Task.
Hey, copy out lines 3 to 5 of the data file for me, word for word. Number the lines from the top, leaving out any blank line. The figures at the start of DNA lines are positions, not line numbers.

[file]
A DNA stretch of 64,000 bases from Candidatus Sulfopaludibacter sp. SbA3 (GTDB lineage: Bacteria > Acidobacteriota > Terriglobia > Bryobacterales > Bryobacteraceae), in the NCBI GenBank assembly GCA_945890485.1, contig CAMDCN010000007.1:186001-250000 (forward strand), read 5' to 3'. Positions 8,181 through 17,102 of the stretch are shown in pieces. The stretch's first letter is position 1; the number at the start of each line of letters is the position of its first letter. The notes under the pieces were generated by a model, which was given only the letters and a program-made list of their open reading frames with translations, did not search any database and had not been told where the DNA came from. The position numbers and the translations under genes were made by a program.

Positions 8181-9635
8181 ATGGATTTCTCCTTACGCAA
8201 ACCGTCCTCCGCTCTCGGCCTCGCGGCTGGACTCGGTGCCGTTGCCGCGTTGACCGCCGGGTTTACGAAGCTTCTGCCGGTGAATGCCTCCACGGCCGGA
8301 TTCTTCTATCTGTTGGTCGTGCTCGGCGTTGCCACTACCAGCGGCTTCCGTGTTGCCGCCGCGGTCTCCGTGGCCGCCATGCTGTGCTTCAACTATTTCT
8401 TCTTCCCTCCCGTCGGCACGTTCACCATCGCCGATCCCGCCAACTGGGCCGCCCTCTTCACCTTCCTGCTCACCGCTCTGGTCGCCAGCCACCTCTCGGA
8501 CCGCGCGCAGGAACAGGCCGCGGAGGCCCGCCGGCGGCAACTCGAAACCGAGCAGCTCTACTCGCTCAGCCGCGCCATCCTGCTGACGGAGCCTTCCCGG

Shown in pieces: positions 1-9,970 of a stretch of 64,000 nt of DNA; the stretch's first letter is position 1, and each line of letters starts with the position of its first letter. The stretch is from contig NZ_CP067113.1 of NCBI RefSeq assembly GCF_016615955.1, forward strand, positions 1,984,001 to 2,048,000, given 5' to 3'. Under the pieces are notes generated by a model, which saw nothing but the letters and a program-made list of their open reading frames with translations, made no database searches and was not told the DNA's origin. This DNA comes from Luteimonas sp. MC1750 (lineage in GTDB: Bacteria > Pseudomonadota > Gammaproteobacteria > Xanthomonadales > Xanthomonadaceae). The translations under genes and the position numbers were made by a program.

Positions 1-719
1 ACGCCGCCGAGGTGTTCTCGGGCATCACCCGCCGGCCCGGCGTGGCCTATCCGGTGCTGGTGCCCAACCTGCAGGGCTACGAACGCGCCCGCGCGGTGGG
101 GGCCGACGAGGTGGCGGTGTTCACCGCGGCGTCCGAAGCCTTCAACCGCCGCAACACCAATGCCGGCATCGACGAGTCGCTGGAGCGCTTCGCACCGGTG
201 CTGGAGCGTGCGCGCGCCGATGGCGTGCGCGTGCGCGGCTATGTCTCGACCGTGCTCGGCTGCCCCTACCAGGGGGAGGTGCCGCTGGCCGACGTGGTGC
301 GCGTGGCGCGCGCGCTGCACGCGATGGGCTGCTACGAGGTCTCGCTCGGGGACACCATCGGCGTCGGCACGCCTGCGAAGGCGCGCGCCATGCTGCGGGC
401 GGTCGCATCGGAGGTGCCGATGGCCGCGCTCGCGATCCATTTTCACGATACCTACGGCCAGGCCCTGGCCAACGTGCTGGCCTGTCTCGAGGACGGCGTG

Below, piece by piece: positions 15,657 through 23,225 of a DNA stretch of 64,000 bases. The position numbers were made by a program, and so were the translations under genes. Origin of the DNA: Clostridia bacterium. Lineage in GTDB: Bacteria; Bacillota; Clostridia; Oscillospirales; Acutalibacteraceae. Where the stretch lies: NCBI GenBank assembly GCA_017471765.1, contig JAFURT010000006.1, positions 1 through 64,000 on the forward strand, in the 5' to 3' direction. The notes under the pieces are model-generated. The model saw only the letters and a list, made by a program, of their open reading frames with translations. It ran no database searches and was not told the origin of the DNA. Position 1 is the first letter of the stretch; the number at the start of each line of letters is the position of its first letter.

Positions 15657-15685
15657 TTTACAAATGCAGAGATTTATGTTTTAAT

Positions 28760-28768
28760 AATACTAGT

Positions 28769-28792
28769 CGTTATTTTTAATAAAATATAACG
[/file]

8181 ATGGATTTCTCCTTACGCAA
8201 ACCGTCCTCCGCTCTCGGCCTCGCGGCTGGACTCGGTGCCGTTGCCGCGTTGACCGCCGGGTTTACGAAGCTTCTGCCGGTGAATGCCTCCACGGCCGGA
8301 TTCTTCTATCTGTTGGTCGTGCTCGGCGTTGCCACTACCAGCGGCTTCCGTGTTGCCGCCGCGGTCTCCGTGGCCGCCATGCTGTGCTTCAACTATTTCT